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Effectiveness of nifedipine tocolysis to facilitate external cephalic version: a systematic review.

BACKGROUND: The success rates of external cephalic version (ECV) are improved with the use of betamimetic tocolytics, but these drugs are associated with maternal side effects.

OBJECTIVES: To critically evaluate the effectiveness and advantages, if any, of nifedipine as a tocolytic for ECV.

SEARCH STRATEGY: We searched PubMed, OVID [Medline, all evidence-based medicine (EBM) reviews], Embase, the Cochrane clinical trials register and references therein.

SELECTION CRITERIA: Randomised trials comparing nifedipine with placebo or another tocolytic agent among women with a singleton, term breech or transverse presentation.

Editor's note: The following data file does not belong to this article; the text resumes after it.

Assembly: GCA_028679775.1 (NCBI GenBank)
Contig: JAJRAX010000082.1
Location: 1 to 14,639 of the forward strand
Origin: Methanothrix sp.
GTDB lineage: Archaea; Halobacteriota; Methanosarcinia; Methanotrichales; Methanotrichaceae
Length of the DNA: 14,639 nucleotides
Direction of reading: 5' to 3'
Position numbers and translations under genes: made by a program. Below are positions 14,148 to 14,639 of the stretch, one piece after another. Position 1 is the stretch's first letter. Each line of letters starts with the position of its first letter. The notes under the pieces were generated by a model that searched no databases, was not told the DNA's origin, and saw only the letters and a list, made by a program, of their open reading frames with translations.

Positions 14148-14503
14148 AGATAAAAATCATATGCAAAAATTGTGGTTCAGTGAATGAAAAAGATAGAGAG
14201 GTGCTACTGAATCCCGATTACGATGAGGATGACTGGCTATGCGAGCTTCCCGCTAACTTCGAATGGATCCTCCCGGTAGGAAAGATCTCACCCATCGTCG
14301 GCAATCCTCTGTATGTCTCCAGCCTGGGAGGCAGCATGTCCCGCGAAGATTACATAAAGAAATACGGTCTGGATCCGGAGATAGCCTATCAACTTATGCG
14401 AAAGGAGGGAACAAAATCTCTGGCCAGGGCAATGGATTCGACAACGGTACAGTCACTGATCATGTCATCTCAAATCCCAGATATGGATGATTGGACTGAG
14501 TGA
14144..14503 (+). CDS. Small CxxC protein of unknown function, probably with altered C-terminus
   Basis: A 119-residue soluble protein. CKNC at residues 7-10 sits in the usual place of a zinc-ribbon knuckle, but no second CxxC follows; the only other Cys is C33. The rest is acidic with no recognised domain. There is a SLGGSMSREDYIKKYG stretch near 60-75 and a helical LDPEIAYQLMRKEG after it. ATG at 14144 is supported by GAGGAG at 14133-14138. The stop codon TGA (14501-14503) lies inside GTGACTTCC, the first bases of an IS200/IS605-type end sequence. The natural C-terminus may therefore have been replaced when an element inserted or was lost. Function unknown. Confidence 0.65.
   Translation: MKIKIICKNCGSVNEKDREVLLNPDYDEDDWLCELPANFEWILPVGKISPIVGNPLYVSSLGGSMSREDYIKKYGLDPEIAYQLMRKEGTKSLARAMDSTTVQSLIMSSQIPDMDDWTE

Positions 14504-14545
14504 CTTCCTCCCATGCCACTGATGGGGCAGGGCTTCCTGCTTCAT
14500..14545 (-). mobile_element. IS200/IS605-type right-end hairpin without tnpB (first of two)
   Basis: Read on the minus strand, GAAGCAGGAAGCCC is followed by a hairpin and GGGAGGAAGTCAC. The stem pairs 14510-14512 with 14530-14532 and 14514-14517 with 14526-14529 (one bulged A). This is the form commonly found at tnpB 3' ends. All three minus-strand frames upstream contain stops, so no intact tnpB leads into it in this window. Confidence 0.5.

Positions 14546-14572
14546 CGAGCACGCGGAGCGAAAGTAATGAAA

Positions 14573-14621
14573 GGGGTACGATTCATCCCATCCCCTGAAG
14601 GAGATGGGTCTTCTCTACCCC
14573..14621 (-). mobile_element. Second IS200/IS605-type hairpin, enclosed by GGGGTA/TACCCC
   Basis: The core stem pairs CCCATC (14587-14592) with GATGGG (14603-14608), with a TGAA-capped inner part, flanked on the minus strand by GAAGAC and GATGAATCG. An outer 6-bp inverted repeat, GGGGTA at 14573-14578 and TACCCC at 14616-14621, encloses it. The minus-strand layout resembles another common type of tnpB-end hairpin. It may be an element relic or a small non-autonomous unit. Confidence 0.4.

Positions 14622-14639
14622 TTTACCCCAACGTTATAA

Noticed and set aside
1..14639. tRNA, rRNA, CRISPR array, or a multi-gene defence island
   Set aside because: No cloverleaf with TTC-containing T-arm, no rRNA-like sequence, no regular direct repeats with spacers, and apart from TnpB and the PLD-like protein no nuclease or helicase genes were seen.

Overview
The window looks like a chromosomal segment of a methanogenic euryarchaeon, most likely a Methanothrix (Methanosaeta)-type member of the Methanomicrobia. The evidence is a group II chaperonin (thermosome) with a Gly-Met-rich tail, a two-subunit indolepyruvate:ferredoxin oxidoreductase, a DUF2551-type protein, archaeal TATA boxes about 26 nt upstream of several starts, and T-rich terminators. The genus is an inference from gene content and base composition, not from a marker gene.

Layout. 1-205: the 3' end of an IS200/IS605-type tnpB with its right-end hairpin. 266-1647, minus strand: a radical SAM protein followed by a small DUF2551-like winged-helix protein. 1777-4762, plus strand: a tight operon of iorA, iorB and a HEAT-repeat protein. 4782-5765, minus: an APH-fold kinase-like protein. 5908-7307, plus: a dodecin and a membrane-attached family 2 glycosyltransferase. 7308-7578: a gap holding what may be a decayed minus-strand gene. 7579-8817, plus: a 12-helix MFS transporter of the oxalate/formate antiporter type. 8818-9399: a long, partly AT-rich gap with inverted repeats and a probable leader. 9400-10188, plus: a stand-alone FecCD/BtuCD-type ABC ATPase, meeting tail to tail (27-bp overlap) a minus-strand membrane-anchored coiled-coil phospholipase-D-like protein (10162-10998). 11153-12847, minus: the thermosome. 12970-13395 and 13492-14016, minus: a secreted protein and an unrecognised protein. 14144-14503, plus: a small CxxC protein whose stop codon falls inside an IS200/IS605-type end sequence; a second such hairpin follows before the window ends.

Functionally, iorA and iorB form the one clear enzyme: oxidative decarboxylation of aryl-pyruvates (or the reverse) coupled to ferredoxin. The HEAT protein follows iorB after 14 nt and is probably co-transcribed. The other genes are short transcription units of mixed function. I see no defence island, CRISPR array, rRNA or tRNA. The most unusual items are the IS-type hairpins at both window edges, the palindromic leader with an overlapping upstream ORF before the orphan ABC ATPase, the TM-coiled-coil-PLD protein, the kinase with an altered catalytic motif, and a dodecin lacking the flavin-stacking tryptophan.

DATA COLLECTION AND ANALYSIS: Two reviewers evaluated search results and extracted data from eligible studies using a standard data extraction form. Primary outcomes were success rates of ECV and cephalic presentation at delivery. Pooled relative risks and 95% confidence intervals were calculated for comparable studies, and where similar outcomes were assessed.

MAIN RESULTS: Three trials met the inclusion criteria. Two trials (n = 176) compared nifedipine with terbutaline and found lower rates of successful ECV among women receiving nifedipine, pooled risk ratio = 0.67 (95% CI 0.48-0.93, P = 0.016). One trial (n = 320) comparing nifedipine with placebo did not find any significant difference in ECV success rates (41.6% nifedipine versus 37.2% placebo, P = 0.43). Although minor side effects were slightly higher with nifedipine compared with placebo, there was no significant difference in the rate of adverse maternal or neonatal outcomes or maternal satisfaction between the nifedipine and terbutaline groups, and women in both groups showed a similar preference for oral administration (62% nifedipine and 71% terbutaline).

AUTHORS' CONCLUSIONS: This review found no evidence to support the use of nifedipine for tocolysis to facilitate external cephalic version.

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